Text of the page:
Come on then, lets hear them!

22 thoughts on “Water, water, everywhere..?

  1. Haven’t tried standing in a bucket but when showering in the caravan we spray all over, turn off the water,soap up, then turn the water back on to rinse. It’s amazing how little we need when we have to fill the containers at the bottom of the hill and when full carry them back up again!

  2. If we go to basic sites we stand up wash have a decent sink in our little Eriba Puck. We shower and very rarely use the bath in our house but as we are back to 5 here it’s difficult to conserve water as much as we’d like. Great post btw!

    • Thankyou so much.
      My kids get fed up with me screaming “turn the tap off!” if it is running for longer than about 3 seconds ๐Ÿ™‚

  3. You are so right. Thanks for posting.
    We showered over a bucket when visiting India and staying in a hostel. It was what we then used to flush the loo. You don ‘t catch it all but you do catch a worthwhile amount. Can’t remember if had a technique but guess we worked it out as we went along. We were grateful there was a supply at all.
    I have to admit to loving baths but now have them much less often and the water is often then used by my nearest and dearest – doesn’t work both ways!

      • We could never agree on water temperature ๐Ÿ˜‰ My ‘comfortably warm’ is his ‘boiled alive’ so he has to get in my used water!
        The children tend to shower now, but if they have a bath I try and get more than one to use the water. Interestingly son has to go last because otherwise he complains it’s too hot. Must have inherited it from his father…

        I also leave the water in the bath and bale it out with a bucket (white elephant stall at church fete 3 years ago!) to flush the loo. (My children are old enough that I’m not worried about them falling in it.)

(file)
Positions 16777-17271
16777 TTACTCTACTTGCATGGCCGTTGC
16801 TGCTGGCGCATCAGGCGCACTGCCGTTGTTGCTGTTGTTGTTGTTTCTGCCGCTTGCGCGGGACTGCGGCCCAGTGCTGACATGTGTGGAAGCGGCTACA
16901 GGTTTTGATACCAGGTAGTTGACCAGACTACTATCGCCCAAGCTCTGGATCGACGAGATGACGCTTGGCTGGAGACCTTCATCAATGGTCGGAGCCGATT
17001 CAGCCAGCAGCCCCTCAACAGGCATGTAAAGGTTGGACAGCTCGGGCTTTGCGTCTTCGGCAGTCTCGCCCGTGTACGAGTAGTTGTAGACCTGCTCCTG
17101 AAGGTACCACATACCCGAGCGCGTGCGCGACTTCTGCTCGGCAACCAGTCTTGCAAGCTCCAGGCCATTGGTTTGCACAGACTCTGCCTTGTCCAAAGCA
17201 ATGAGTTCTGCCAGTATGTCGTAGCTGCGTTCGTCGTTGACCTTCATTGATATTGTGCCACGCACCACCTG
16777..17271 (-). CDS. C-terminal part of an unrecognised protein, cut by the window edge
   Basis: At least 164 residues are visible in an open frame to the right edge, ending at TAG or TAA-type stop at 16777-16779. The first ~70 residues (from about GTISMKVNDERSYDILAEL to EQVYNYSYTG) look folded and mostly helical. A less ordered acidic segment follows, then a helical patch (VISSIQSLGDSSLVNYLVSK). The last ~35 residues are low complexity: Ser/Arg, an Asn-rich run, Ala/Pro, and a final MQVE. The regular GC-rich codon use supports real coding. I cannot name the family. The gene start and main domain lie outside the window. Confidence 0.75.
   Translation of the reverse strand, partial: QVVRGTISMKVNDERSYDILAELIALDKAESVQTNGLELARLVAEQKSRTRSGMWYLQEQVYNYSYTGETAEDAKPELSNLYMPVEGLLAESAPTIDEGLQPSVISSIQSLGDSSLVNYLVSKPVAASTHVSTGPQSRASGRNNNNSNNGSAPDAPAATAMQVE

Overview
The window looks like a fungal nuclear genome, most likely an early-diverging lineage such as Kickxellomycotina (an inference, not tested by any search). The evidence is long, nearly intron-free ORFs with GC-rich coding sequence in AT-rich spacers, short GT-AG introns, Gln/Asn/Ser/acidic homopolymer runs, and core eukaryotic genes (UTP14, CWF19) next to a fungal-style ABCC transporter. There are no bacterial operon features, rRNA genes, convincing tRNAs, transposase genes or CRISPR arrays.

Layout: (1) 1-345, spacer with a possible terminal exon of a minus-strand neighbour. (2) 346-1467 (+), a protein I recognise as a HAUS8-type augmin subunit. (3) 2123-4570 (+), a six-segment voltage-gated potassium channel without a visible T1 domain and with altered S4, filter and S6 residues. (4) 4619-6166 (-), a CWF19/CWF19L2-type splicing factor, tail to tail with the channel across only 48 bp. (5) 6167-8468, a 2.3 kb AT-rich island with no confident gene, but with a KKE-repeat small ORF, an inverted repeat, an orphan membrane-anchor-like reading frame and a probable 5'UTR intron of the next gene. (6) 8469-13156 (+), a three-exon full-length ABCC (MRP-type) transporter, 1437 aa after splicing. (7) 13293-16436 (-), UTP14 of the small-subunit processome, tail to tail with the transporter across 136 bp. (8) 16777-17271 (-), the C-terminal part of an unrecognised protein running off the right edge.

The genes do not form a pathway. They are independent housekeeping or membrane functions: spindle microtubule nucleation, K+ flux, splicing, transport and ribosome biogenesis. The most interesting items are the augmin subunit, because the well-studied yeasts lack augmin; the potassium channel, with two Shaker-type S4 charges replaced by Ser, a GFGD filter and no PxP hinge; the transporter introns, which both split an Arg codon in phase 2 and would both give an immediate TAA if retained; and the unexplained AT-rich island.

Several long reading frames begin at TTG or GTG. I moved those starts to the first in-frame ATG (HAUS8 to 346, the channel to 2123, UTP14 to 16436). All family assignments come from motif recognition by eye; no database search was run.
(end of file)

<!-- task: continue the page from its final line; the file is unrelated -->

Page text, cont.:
4. Just add … don’t store “grey” water for any length of time as bacteria multiply. Cool it with water used to wash salad & veg then pour onto non-food plants straight away. Using a dishwasher only when full is way more efficient & hygienic than doing the dishes by hand. But if you don’t have one then using a bowl instead of doing them in the sink means you can recycle the water afterwards.
    Well remember too when caravans didn’t have taps & you had to fetch a container of water from a standpipe !

    • Thanks Vivienne. We got a dishwasher a few years ago, because as you say, they are more efficient. But we still seem to need to do at least one bowl of washing up a day too! Better than 4 or 5 we were doing though I guess.

  5. Great post. I also question any child running a tap! We’ve only got a little under the counter fridge, but I really ought to make room for a bottle or 2 of cold (tap) water because the kids running the tap before filling the glass or jug drives me mad… Half cups/bottles of water go in the dog or cat water bowls. ๐Ÿ™‚

    I catch the shower warm-up water with a bucket and then just leave it next to me. I don’t actively try to get water in it, but I get some. If any of us wash our hair over the bath with the shower head we put a bucket in there and refill the cistern with the water when flushing the loo. I can’t bring myself to turn off the water to soap except in highest summer- hate being cold in the shower, well done Anji!- but I do usually shower in record time. ๐Ÿ™‚

    Crunchy Chicken prompted me to start catching the warm up water. When she blogged (think she’s still active on FB) she’d often have posts questioning what people do just because they always have or because it’s the accepted norm and one was on personal hygiene.